Kikkoman presently makes several kinds of soy sauce to meet the particular tastes of people in different parts of Japan. Those in Kyoto and Osaka, for example, prefer slightly more salt in their soy sauce, which makes the liquid lighter in colour. However, 80 per cent of the total amount of soy sauce produced throughout Japan is the regular koikuchi variety. In all, Kikkoman currently produces more than 5,000 products.
“As a chef, the quality of the ingredients used is the most important part of any dish – even more important than technique,” he says from his restaurant, Tojo’s.
“Personally my philosophy is to use local, seasonal and fresh ingredients in my dishes to create the best flavours possible,” he says. “Kikkoman has always been a very well respected company that has deep roots in the community and has developed very good products over the years. On top of that, they have been very smart with the promotion of their products outside Japan and have helped expand our cuisine globally.”
Tojo says he uses Kikkoman in many ways because it is “a versatile, high-quality soy sauce”.
“Kikkoman has always been a favourite of ours for its versatility and, with our clients, for its flavour,” he says. “Kikkoman has been able to capture much of the quality of smaller, craft soy sauce breweries but provide it on a large scale.”
Over the years, the firm has diversified into other culinary areas and its brand now adorns cooking sauces, seasonings, soy milk, sake, wines, ketchup, canned corn and fruits under the Del Monte brand, and even some biochemical products.
This diversification is necessary as the domestic Japanese market is saturated, while the population is ageing and in gradual decline. Equally, there have been some significant changes in Japanese society, with more women working and looking for short cuts in the kitchen.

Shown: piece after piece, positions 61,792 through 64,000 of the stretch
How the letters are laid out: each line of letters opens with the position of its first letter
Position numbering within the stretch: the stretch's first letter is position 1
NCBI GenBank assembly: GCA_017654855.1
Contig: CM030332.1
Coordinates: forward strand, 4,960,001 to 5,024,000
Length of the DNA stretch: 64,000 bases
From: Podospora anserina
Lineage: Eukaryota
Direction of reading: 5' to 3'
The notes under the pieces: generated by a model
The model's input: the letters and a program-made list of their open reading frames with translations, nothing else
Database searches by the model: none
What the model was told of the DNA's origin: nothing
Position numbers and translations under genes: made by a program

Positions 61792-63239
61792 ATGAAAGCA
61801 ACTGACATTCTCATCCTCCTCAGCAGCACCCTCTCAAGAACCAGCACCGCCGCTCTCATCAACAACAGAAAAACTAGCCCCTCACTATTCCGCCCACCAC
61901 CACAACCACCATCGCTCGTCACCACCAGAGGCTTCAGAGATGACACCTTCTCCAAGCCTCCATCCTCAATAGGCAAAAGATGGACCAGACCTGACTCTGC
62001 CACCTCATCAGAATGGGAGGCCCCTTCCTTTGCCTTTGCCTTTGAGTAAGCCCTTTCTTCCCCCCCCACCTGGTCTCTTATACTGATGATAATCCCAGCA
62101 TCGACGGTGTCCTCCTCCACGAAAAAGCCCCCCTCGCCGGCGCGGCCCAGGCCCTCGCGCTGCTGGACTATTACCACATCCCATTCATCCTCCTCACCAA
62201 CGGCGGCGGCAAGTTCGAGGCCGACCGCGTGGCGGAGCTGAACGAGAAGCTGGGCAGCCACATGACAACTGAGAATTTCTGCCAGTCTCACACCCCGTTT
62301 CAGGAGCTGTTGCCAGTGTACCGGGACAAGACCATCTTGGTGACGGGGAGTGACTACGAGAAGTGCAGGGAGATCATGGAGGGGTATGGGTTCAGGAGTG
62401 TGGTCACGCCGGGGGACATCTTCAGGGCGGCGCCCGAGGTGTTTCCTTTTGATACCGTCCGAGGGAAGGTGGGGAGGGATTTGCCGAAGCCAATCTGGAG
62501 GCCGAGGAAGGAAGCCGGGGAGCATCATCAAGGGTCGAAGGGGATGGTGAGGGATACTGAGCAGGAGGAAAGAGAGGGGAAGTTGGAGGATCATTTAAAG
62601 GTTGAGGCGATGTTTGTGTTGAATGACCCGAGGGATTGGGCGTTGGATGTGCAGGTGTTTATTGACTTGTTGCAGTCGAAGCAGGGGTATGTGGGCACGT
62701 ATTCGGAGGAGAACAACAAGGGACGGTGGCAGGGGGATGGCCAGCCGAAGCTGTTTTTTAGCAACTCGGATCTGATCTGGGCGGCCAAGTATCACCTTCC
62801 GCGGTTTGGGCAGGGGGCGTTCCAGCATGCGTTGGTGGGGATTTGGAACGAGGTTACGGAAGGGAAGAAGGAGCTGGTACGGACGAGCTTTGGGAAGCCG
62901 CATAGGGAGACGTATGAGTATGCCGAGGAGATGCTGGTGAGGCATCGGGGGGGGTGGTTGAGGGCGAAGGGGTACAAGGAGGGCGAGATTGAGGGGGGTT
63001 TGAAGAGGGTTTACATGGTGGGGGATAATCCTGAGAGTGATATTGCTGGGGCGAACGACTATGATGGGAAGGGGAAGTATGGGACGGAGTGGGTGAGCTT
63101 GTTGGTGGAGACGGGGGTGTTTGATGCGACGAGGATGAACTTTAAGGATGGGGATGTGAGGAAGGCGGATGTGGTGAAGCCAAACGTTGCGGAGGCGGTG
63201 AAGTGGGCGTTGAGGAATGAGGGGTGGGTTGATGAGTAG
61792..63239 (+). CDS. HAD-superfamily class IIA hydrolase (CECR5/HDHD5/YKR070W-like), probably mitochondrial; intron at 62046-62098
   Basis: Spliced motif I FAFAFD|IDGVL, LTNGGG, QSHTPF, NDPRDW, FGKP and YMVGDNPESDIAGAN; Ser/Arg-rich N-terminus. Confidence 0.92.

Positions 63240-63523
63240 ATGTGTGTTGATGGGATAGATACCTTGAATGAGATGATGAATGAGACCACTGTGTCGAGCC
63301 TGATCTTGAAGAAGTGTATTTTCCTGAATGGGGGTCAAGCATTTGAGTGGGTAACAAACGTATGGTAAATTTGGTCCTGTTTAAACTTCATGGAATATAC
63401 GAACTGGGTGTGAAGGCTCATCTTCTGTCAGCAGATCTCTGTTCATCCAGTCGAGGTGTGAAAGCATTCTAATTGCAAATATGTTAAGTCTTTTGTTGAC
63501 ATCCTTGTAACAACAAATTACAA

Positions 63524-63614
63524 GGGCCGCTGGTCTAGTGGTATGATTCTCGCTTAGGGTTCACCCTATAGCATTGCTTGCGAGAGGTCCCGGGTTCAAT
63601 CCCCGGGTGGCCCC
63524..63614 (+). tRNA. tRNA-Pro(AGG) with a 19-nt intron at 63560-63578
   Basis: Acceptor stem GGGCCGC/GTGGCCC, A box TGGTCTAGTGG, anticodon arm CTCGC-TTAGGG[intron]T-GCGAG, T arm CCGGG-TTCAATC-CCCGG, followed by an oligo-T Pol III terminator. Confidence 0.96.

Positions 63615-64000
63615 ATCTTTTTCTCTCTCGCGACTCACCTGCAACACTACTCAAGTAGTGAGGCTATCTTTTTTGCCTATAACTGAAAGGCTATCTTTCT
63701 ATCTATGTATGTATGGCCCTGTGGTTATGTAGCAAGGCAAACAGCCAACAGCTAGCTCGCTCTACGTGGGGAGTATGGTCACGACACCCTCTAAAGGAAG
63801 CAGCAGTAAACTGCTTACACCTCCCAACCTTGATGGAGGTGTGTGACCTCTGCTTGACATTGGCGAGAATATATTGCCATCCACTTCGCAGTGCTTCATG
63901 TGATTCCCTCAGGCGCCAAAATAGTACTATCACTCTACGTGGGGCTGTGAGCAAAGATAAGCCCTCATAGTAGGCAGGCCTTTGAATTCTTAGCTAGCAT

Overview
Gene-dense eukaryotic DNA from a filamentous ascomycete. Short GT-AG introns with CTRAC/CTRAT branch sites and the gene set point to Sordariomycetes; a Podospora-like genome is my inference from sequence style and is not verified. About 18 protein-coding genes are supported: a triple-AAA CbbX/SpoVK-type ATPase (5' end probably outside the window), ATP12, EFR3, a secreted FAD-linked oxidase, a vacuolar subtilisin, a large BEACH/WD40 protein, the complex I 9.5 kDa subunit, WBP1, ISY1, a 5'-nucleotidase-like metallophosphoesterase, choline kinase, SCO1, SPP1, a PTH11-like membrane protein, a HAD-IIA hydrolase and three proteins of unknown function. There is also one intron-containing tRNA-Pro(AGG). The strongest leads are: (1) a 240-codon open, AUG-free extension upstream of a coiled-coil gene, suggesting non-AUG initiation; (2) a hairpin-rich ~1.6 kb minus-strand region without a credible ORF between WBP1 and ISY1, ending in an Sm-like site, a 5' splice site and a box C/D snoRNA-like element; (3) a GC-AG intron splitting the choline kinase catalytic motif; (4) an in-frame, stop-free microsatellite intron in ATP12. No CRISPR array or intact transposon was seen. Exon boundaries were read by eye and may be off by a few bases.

One such product was the Uchi-no-Gohan series, which was based on the concept that it requires less than 10 minutes to prepare a healthy and tasty dish. The product line broke new ground when it was introduced in 2002 and has since been mimicked by virtually all of Kikkoman’s competitors. The original, however, still controls around half of domestic sales in its category.
Fast-food options may also become more popular in Japan, as the company’s research has shown that women in the US spend around half as much time cooking as Japanese housewives and indicates there will be a growing demand in Japan for products that are quick and easy to prepare.
Another domestic trend that Kikkoman’s experts have noticed in recent years is a switch in consumer preferences for strong flavours in their foodstuffs to milder tastes, as well as a growing interest in healthy foods – both areas that the company is now investigating for new products.
The firm’s strategies appear to be paying off, with operating results for the 2020 financial year showing an increase in sales of food and beverage products at home and abroad, although the sales of mainstay soy sauce products were narrowly down in the domestic market.
Overall, net sales increased 3.3 per cent to 468.6 billion yen (US$4.3 billion), while operating profit was up a healthy 3.7 per cent to 39.8 billion yen.